Shorbat adas

3 Comments

Based on numerous comments on previous posts, I know there are pulse fans among the regular visitors to Consider The Sauce.

And among those, there are those who have their favourite uses for red lentils – be they dals or soups.

Well listen up – I hope you all try this killer recipe.

It may not supplant your favourite recipe(s), but it’ll impress everyone for sure.

Like everything I’m cooking at the moment, this recipe – slightly customised – comes from Nawal Nasrallah’s awesome Irqai cookbook, Delights From The Garden Of Eden.

She calls this lentil brew “the mother of all soups”, and it’s the bestest, tastiest lentil soup recipe I’ve ever cooked.

Funny thing – I used to be a bit sniffy about using curry powder. Too many lingering memories from childhood (sausages and sultanas), I suppose.

These days, I’m much more relaxed about using good-quality curry powders sourced from any of the many Indian grocers in our world.

In this case, the small amount of powder used means the soup does not taste of curry – or curry powder.

Rather, in combination with the other seasonings, it imparts a deep, rich and rather mysterious earthiness.

The addition of flour after frying the onions is the direct opposite of what I’m used to when cooking New Orleans or cajun dishes, in which a usually very dark roux is made and the vegetables then added.

No matter – the effect is similar, although that step could be omitted entirely as not a lot of flour is used.

INGREDIENTS

2 cups red lentils

1 teaspoon salt

1/2 teaspoon freshly ground black pepper

1/2 teaspoon curry powder

1/2 teaspoon turmeric powder

2 tablespoons tomato paste

2 noodle nests or equivalent amount of broken-up pasta

2 tablespoon olive oil

2 medium onions, finely chopped

1 heaping teaspoon plain or wholemeal flour

1/4 cup lemon juice

chopped parsley

METHOD

1. Wash lentils and place in pot with 10 cups of water. Bring to boil and cook until done – about 30-45 minutes. Don’t worry, it’s pretty much impossible to overcook them – you’ll just end up with a different texture, that’s all.

2. When lentils are close to fully cooked, heat oil to low-medium and fry onions until a deep golden brown. This should take about 10-15 minutes. Stir frequently.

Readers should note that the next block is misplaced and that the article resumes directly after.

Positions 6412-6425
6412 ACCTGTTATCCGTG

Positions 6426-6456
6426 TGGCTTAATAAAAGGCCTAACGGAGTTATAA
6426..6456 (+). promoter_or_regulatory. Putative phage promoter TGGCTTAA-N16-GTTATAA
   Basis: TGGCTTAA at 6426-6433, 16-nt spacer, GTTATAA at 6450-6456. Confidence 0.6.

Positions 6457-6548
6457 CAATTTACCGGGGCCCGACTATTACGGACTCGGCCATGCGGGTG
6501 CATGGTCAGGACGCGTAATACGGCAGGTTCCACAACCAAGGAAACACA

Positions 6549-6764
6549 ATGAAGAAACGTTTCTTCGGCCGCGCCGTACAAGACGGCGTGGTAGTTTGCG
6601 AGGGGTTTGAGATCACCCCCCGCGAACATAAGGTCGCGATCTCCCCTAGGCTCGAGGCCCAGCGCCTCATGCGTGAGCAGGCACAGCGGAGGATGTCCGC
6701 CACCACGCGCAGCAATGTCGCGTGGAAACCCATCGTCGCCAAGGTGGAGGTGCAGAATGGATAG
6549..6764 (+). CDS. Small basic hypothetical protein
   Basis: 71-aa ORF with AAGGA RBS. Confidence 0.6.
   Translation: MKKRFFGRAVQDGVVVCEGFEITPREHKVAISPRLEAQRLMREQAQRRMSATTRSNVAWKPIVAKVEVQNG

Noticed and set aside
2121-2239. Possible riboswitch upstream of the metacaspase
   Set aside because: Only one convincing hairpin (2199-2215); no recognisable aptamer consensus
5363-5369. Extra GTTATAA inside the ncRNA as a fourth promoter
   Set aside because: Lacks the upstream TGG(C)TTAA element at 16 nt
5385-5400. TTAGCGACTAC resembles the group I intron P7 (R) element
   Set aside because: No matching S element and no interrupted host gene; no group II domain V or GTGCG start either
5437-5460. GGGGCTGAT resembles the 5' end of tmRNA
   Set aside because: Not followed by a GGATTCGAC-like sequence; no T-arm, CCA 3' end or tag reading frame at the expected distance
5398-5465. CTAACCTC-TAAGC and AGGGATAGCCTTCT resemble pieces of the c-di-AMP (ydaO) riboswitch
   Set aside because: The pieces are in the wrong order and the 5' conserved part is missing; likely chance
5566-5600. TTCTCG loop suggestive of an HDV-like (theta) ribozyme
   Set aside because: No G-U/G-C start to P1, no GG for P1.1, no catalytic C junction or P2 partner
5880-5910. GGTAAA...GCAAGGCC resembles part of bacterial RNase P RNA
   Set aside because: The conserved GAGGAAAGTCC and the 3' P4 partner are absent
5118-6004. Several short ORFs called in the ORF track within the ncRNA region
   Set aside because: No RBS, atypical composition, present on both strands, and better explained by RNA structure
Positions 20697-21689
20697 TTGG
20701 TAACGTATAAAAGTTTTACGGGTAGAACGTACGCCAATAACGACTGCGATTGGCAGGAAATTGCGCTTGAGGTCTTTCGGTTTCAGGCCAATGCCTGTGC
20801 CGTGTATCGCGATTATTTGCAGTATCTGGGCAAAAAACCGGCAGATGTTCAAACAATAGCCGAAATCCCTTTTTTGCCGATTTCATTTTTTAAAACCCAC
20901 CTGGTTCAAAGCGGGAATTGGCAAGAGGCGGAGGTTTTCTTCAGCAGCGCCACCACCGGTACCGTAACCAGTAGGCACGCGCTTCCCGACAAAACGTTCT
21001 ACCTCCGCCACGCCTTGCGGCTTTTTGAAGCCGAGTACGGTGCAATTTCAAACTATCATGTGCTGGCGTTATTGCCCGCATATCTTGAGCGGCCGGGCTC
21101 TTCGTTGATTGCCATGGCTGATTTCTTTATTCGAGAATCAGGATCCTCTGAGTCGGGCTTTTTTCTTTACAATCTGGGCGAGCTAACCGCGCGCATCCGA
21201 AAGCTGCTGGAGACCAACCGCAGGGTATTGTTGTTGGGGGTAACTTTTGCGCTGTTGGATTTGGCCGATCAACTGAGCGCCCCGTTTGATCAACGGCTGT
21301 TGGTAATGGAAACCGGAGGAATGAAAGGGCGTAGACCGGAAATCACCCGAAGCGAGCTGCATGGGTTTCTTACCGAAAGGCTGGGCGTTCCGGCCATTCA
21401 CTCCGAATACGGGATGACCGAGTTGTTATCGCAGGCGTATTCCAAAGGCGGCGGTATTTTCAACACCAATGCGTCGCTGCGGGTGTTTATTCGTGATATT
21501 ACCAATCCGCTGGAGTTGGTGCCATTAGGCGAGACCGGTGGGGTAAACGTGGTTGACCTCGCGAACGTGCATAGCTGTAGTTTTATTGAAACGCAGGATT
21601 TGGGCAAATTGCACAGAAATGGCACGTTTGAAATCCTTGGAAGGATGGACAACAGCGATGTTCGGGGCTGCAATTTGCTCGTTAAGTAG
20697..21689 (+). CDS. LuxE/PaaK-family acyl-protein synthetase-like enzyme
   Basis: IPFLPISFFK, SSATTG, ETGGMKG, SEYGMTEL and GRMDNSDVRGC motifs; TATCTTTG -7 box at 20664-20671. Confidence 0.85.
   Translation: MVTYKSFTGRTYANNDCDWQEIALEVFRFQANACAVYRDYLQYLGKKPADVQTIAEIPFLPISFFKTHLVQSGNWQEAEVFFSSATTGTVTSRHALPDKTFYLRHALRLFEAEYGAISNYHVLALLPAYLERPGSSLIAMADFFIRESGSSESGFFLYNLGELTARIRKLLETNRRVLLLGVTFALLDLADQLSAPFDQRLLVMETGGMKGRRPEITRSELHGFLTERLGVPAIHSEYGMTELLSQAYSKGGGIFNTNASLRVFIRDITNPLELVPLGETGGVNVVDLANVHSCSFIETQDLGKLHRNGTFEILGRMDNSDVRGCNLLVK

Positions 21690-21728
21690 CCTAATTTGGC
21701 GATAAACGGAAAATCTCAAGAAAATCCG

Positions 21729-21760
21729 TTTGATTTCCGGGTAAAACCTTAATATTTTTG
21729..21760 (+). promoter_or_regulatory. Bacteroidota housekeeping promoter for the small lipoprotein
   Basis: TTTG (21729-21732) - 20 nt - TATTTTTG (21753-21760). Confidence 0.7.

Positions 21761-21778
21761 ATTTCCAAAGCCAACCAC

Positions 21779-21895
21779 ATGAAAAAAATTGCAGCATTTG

3. As onions are cooking, add to the lentils the pepper, salt, tomato paste, turmeric and curry powder. Keep on a very low heat and stir gently until the paste and seasonings are well integrated.

4. Also crunch/crumble noodle nests into the soup – doing this feels really cool!

5. Cook soup for about another 15 minutes or until noodles are soft.

6. About five minutes before noodles are soft, add flour to onions and continue to cook over a low-medium heat, stirring often. Cook for about five minutes or until flour is the same golden colour as the onions.

7. Slop a couple of ladles of soup mixture into onion pan, swirl around to loosen all the flour and return pan contents to soup.

8. Cook for another five minutes, stirring occasionally.

9. Add lemon juice, mix in.

10. Place soup in bowls, garnish with parsley.

11. Inhale.

3 thoughts on “Shorbat adas

  1. Your lentil soup looks really great. Excellent choice!

    I have two comments though. First, the noodles we usually use in the Middle East are finer than the variety shown in the soup. Next time try it with the authentic vermicelli noodle [sha'riyya in Arabic]. Secondly, I understand your hesitation about using curry powder and turmeric. I really hate the raw metalic taste of this spice when overused or not cooked well. Now, the thing to do, when you brown your finely chopped onion and after you add the flour, add the curry powder and turmeric to the frying onion and stir for about half a minute until the mix starts to emit a wonderful aroma. This will do it!

    I am really excited about your cooking from my book, and many thanks for your good words.

    • Hi Nawal! Thanks for the tips. I’ve been using noodle nests I already had at home – Italian, of course. But I’m sure the sha’riyya will be available from any of our usual Middle Eastern haunts.

      Have had your book for about a month now and am still getting to grips with its depth – so many recipes, so much history! And I really love the fact so many of the dishes are real home-style – we’re big on pulses around here! :)

      I know your tome will enrich us for years to come!

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